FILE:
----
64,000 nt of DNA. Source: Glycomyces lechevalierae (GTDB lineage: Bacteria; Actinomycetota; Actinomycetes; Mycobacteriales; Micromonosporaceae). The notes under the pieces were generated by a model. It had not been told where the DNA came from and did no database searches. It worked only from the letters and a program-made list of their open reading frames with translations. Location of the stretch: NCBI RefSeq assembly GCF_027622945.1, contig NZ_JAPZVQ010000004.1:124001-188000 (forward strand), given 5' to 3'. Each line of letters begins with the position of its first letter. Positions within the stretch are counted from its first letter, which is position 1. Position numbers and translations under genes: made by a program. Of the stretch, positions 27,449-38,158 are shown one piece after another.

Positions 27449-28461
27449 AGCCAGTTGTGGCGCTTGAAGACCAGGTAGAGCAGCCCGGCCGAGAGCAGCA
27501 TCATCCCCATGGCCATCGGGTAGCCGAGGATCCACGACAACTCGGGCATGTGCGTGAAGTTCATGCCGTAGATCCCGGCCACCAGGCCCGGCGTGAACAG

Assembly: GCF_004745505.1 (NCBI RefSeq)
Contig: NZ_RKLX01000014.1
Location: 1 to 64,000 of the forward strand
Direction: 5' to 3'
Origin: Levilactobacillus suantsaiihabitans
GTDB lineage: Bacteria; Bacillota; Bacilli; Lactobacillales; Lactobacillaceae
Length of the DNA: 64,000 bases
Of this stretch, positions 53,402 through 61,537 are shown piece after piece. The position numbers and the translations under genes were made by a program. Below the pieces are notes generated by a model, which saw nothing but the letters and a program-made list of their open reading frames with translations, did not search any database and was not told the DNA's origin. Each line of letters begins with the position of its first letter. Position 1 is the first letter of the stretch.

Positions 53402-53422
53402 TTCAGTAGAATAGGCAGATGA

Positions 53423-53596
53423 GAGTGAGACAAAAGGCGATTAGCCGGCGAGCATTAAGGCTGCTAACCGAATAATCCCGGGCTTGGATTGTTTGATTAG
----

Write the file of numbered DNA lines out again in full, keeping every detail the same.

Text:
64,000 nt of DNA. Source: Glycomyces lechevalierae (GTDB lineage: Bacteria; Actinomycetota; Actinomycetes; Mycobacteriales; Micromonosporaceae). The notes under the pieces were generated by a model. It had not been told where the DNA came from and did no database searches. It worked only from the letters and a program-made list of their open reading frames with translations. Location of the stretch: NCBI RefSeq assembly GCF_027622945.1, contig NZ_JAPZVQ010000004.1:124001-188000 (forward strand), given 5' to 3'. Each line of letters begins with the position of its first letter. Positions within the stretch are counted from its first letter, which is position 1. Position numbers and translations under genes: made by a program. Of the stretch, positions 27,449-38,158 are shown one piece after another.

Positions 27449-28461
27449 AGCCAGTTGTGGCGCTTGAAGACCAGGTAGAGCAGCCCGGCCGAGAGCAGCA
27501 TCATCCCCATGGCCATCGGGTAGCCGAGGATCCACGACAACTCGGGCATGTGCGTGAAGTTCATGCCGTAGATCCCGGCCACCAGGCCCGGCGTGAACAG

Assembly: GCF_004745505.1 (NCBI RefSeq)
Contig: NZ_RKLX01000014.1
Location: 1 to 64,000 of the forward strand
Direction: 5' to 3'
Origin: Levilactobacillus suantsaiihabitans
GTDB lineage: Bacteria; Bacillota; Bacilli; Lactobacillales; Lactobacillaceae
Length of the DNA: 64,000 bases
Of this stretch, positions 53,402 through 61,537 are shown piece after piece. The position numbers and the translations under genes were made by a program. Below the pieces are notes generated by a model, which saw nothing but the letters and a program-made list of their open reading frames with translations, did not search any database and was not told the DNA's origin. Each line of letters begins with the position of its first letter. Position 1 is the first letter of the stretch.

Positions 53402-53422
53402 TTCAGTAGAATAGGCAGATGA

Positions 53423-53596
53423 GAGTGAGACAAAAGGCGATTAGCCGGCGAGCATTAAGGCTGCTAACCGAATAATCCCGGGCTTGGATTGTTTGATTAG